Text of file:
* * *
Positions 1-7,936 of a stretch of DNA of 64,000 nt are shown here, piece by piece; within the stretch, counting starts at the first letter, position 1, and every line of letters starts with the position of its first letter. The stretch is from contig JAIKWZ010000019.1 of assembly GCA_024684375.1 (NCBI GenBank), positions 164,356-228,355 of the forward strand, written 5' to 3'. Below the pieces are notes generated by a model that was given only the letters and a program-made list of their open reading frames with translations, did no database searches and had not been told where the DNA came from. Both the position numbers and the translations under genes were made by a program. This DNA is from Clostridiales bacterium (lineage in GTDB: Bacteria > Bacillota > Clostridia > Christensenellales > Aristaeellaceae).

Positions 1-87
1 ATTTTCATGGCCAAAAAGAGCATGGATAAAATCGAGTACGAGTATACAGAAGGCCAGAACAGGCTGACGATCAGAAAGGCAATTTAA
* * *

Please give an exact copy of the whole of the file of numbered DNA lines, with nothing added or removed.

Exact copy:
Positions 1-7,936 of a stretch of DNA of 64,000 nt are shown here, piece by piece; within the stretch, counting starts at the first letter, position 1, and every line of letters starts with the position of its first letter. The stretch is from contig JAIKWZ010000019.1 of assembly GCA_024684375.1 (NCBI GenBank), positions 164,356-228,355 of the forward strand, written 5' to 3'. Below the pieces are notes generated by a model that was given only the letters and a program-made list of their open reading frames with translations, did no database searches and had not been told where the DNA came from. Both the position numbers and the translations under genes were made by a program. This DNA is from Clostridiales bacterium (lineage in GTDB: Bacteria > Bacillota > Clostridia > Christensenellales > Aristaeellaceae).

Positions 1-87
1 ATTTTCATGGCCAAAAAGAGCATGGATAAAATCGAGTACGAGTATACAGAAGGCCAGAACAGGCTGACGATCAGAAAGGCAATTTAA